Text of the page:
Officials warn of scams targeting Native Americans after alarming TikTok video
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ALBUQUERQUE, N.M. — Native Americans in New Mexico are going missing at an alarming rate, due in part to what officials call a multi-million dollar health care scam.
Law enforcement agencies gathered Wednesday to discuss this. These discussions began over a TikTok video, allegedly showing how vulnerable, older Native Americans can fall victim to scams.
In the video, recorded in Gallup and posted last week, a man confronts the alleged scammers. He tries to prevent an elder from getting inside the truck.
The man in the truck appears to try to scam these guys, saying they’ll take the elder to a care home in Phoenix. The elder doesn’t realize something is terribly wrong until the guy behind the camera speaks to him in Navajo. Then, the elder gets out of the truck.
This is just one of thousands of similar reports law enforcement is looking into.
Gallup Mayor Louis Bonaguidi says it’s a health care scam for Arizona and a human trafficking scheme in New Mexico.
“It’s not only happening in Gallup, it’s happening in Farmington. It’s happening in Albuquerque, it’s happening all over,” Mayor Bonaguidi said.
Still, being closest to Arizona, Gallup Police Chief Erin Toadlena-Pablo says they’re seeing the worst of it.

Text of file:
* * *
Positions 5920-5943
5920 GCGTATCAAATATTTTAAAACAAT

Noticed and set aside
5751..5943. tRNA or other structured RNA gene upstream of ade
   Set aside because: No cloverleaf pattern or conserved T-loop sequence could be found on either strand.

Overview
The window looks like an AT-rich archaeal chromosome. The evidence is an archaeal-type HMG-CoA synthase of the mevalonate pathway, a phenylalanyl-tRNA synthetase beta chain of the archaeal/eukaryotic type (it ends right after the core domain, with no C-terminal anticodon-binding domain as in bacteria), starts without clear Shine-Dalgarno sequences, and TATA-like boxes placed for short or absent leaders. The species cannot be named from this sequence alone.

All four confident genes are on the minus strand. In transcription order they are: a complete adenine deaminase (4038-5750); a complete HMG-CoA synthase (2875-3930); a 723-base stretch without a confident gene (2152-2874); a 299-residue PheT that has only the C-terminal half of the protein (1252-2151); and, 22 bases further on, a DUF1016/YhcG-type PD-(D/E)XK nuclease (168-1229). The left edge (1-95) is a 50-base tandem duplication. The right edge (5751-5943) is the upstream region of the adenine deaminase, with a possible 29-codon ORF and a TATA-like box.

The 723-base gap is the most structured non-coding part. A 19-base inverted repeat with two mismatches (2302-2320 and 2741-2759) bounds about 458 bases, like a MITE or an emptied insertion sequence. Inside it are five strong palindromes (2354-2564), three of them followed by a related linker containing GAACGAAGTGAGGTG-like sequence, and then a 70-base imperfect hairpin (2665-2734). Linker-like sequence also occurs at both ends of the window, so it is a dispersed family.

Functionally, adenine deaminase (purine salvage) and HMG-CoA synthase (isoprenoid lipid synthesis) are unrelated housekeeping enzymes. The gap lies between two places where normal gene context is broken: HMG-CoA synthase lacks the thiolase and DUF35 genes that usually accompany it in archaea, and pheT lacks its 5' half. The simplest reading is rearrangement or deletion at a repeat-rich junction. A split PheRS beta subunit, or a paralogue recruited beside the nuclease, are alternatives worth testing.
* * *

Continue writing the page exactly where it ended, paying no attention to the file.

“Gallup Police Department has looked into 32 reports of missing person cases, suspected of being taken to the Phoenix area. 18 of those cases have been closed, and 14 are still active,” Chief Toadlena-Pablo said.
Here’s how police say the scam works:
Scammers target vulnerable Native Americans, promising to take them off the reservation and give them food, shelter and treatment in Arizona. Then, they take advantage of Arizona’s Medicaid benefits – or AHCCCS – which pays for these fake treatment centers.
Arizona Gov. Katie Hobbs said AHCCCS paid out $53 million in 2019 to the fake centers. This year, Gov. Hobbs said it rose to $668 million.
In this instance, Navajo Nation Council Delegate Dr. Andy Nez went back to the TikTok video to stress the importance of knowing the Navajo language.
“It was actually until there was an individual that came in and used the Navajo language. That’s when that gentleman took off,” Dr. Nez said.
Chief Toadlena-Pablo says it’s a race against time to save their people.
“We really do only have one shot to gather as much information as we can on these missing person cases. Time is essential,” she said.
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